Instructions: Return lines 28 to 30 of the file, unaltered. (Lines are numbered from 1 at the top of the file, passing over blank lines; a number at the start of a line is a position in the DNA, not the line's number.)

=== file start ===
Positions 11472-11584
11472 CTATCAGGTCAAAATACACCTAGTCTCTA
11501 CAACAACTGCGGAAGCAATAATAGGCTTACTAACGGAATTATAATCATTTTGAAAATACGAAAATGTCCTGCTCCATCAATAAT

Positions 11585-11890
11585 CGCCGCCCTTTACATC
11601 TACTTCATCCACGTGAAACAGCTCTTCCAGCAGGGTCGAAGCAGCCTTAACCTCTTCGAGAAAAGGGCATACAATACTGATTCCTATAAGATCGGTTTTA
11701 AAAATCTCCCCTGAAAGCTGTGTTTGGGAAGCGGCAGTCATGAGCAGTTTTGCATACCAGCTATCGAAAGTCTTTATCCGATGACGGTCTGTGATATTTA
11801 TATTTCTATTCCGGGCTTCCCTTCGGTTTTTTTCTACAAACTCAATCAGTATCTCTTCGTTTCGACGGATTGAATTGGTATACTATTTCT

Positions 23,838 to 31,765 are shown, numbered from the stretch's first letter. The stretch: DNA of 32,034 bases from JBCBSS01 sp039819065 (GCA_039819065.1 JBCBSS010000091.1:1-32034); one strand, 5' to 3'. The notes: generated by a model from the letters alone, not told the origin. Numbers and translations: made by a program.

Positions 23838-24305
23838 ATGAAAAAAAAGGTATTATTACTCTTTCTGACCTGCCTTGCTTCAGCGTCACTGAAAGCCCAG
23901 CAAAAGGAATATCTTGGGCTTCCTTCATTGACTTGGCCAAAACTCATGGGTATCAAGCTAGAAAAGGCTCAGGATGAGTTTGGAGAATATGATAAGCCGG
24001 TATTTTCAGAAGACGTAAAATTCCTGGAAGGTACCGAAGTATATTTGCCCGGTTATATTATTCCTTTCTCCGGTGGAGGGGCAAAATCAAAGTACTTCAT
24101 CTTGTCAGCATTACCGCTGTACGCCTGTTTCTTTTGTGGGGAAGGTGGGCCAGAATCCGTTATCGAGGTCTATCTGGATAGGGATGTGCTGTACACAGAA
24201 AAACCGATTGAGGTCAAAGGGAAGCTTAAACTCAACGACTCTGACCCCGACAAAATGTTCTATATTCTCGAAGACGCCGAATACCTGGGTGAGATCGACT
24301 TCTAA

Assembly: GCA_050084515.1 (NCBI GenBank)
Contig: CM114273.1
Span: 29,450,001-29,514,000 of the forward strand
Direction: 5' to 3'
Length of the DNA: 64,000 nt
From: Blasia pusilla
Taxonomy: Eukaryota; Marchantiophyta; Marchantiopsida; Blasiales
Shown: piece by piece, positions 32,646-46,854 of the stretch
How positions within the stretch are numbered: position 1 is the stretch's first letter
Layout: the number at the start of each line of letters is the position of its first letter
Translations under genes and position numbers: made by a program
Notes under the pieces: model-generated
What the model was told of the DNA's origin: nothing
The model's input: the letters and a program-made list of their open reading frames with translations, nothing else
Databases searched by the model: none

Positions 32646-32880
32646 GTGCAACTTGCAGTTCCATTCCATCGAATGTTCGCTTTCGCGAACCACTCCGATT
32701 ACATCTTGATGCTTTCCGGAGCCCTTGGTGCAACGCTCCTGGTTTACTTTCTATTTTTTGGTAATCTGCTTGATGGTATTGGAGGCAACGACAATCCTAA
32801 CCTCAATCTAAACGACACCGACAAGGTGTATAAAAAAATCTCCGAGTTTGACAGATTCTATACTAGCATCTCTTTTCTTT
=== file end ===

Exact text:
Notes under the pieces: model-generated
What the model was told of the DNA's origin: nothing
The model's input: the letters and a program-made list of their open reading frames with translations, nothing else